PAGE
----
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The highly respected AMERICAN COURTS: PROCESS AND POLICY, by top Courts scholar Lawrence Baum, provides clear descriptions of the courts and the activities of the various courts. The Seventh Edition explains what courts do, how people within them behave, and how they relate to the rest of the political system.
- The text has been updated throughout to reflect current developments in the courts. Close attention is paid to President Obama's administration and the appointment of Supreme Court Justices Sotomayor and Kagan.
- Using these most recent examples, the Seventh Edition delves deeper than before into the selection process involved in becoming a lawyer and eventually being appointed as a federal judge, while, at the same time, juxtaposing the federal courts to the lower courts. New exhibits, found in each chapter, have been included to highlight this analysis, providing students with a better understanding of the policy involved in the courts process.
- Recent conflicts between the courts and their critics are analyzed in greater depth within this edition, as these conflicts have put added pressure on judges when handing down decisions. The 2010 Deepwater Horizon oil spill in the Gulf of Mexico and recent immigration legislation in states such as Arizona are recent examples explored throughout the discussion of public opinion and criticism in relation to federal investigations and criminal charges.
- The Seventh Edition probes the effects of growing partisan polarization on the selection of judges and the functioning of courts. The election year of 2010 is discussed at length, as the mobilization of conservative political forces has had a drastic impact on the organization of courts nationwide. With substantial gains for Republicans, social conservatives have sought to defeat incumbent judges, requiring students to take a closer look at the organization of courts and the regulations involved in electing and selecting judges.
- The implication of changes in the legal profession for lawyers and aspiring lawyers are discussed at length in this edition due to ever-changing national requirements. The most up-to-date information is included for law school demands, employment opportunities, and career paths, taking into account the most recent American Bar Foundation census of lawyers and data provided by the American Bar Association. All exhibits containing statistical information have been revised to reflect changes through the year 2010.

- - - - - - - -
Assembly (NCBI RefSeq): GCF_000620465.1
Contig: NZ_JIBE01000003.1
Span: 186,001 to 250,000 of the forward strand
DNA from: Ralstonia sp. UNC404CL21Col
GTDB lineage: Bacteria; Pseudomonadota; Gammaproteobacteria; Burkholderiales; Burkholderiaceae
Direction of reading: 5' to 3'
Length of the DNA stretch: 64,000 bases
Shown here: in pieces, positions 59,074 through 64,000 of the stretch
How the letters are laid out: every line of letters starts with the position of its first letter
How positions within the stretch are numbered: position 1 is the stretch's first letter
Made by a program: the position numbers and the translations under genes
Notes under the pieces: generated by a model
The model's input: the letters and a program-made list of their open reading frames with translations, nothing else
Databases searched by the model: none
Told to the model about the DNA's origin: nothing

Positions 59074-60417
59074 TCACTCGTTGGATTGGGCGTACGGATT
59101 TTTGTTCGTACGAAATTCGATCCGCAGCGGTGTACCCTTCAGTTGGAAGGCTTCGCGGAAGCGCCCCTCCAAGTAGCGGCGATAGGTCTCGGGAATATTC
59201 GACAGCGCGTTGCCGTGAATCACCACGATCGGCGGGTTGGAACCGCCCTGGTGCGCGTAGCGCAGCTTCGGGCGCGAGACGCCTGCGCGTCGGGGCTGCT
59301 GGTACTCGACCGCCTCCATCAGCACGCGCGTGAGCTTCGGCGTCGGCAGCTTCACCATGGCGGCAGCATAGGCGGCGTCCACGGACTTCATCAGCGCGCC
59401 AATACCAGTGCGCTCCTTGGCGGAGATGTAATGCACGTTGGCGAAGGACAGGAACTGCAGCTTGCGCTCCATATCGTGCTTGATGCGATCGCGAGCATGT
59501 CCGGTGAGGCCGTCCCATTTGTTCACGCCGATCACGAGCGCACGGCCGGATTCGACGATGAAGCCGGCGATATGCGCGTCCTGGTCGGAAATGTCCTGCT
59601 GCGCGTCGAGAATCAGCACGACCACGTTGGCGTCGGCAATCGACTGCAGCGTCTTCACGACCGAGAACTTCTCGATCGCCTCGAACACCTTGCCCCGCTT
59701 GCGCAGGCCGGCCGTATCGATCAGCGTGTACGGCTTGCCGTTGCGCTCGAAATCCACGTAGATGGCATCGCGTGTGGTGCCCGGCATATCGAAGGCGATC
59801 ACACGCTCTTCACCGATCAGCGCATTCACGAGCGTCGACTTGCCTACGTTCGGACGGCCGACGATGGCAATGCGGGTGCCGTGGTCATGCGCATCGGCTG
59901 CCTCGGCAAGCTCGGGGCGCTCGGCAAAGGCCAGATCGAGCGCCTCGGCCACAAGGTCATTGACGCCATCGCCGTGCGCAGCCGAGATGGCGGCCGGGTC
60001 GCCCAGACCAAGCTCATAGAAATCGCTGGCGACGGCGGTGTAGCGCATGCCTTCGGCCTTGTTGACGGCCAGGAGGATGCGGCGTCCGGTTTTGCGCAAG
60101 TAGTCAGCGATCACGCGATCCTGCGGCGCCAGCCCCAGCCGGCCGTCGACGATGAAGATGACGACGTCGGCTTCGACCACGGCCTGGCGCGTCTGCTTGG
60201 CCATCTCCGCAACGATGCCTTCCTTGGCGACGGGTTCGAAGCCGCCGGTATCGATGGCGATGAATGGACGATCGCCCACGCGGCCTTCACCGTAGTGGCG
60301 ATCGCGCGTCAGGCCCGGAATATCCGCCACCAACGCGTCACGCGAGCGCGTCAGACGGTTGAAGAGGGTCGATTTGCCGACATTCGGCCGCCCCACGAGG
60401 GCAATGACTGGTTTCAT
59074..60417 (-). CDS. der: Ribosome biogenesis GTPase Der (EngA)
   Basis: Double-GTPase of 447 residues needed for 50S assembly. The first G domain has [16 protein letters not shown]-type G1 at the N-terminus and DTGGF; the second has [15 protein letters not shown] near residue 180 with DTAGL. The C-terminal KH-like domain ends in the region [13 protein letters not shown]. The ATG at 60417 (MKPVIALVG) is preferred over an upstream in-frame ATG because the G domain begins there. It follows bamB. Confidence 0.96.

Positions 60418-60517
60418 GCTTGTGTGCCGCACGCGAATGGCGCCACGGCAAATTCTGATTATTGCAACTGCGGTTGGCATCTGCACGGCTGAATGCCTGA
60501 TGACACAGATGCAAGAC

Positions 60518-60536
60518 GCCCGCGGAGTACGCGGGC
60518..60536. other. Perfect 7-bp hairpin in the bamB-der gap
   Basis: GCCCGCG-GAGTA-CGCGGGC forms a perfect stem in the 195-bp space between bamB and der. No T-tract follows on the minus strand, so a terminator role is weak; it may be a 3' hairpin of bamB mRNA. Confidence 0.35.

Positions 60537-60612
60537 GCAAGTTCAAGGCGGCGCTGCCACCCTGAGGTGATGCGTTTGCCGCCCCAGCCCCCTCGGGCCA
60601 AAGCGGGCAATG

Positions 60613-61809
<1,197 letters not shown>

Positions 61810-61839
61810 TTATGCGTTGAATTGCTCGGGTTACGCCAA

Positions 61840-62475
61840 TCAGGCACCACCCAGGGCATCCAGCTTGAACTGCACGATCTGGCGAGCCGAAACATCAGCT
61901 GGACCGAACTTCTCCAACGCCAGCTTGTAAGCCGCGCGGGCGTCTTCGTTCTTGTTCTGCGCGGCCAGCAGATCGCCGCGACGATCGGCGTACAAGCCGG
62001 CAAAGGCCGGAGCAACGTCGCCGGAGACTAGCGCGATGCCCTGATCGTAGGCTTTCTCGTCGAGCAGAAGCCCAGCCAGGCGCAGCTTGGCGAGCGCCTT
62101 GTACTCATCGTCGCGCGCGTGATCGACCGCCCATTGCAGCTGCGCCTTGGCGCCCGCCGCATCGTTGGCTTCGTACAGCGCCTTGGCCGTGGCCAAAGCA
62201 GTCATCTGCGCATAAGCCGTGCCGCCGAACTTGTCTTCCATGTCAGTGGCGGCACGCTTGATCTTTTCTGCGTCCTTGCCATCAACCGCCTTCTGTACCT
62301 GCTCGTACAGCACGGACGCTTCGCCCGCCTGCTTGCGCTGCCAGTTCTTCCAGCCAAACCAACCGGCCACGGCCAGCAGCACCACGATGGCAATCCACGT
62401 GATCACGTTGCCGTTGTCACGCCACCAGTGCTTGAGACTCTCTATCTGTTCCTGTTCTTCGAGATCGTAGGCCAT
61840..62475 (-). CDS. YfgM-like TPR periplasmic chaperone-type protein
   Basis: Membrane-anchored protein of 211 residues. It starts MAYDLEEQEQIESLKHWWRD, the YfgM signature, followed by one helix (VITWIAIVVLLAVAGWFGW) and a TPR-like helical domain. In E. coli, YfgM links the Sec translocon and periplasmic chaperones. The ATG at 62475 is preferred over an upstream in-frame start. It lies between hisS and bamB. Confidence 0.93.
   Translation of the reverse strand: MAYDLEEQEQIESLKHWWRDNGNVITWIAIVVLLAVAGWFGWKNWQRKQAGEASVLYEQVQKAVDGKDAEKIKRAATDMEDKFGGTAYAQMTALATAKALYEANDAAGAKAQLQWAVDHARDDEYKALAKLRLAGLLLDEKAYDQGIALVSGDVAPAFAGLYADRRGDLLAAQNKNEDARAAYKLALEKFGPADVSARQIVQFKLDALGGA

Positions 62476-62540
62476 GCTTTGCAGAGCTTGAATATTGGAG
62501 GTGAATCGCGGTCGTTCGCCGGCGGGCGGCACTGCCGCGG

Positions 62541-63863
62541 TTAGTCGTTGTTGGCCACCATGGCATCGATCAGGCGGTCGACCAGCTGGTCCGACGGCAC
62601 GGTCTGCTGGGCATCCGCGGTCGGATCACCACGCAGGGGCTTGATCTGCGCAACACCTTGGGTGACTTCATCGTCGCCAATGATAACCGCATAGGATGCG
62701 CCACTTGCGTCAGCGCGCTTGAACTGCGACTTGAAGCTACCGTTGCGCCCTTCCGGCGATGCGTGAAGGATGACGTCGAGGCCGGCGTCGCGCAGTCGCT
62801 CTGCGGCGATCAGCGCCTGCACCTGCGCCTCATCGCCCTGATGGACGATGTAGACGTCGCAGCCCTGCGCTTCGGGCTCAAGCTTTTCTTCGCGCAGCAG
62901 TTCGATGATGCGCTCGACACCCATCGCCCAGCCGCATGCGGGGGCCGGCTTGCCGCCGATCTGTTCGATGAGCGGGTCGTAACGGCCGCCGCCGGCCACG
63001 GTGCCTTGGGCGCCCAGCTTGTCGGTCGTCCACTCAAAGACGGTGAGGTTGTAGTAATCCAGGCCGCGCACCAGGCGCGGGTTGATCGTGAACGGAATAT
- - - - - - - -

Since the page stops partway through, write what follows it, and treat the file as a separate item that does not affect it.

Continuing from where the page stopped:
- Clear, engaging prose fosters student interest.
- Exhibits (tables and charts) illustrate and clarify main points in the text.
2. Court Organization.
4. The Selection of Judges.
6. Trial Courts: Criminal Cases.
7. Trial Courts: Civil Cases.
8. Appellate Courts: The Process.
9. Appellate Courts: Policy and Impact.
"Getting undergraduate students to do the readings is always a significant challenge for any professor. American Courts does not talk down to students, but does allow them to understand state and federal courts and the American judicial system. I thought American Courts would be a book that my students would read and understand and would offer them the best opportunity to learn about law and the judicial process."
"Baum always incorporates the most recent political science research into the book and does so in a way that is understandable to undergraduates. He also is aware of the current political climate and issues related to courts (both at the federal and state level) and does an excellent job discussing them and tying them to the text."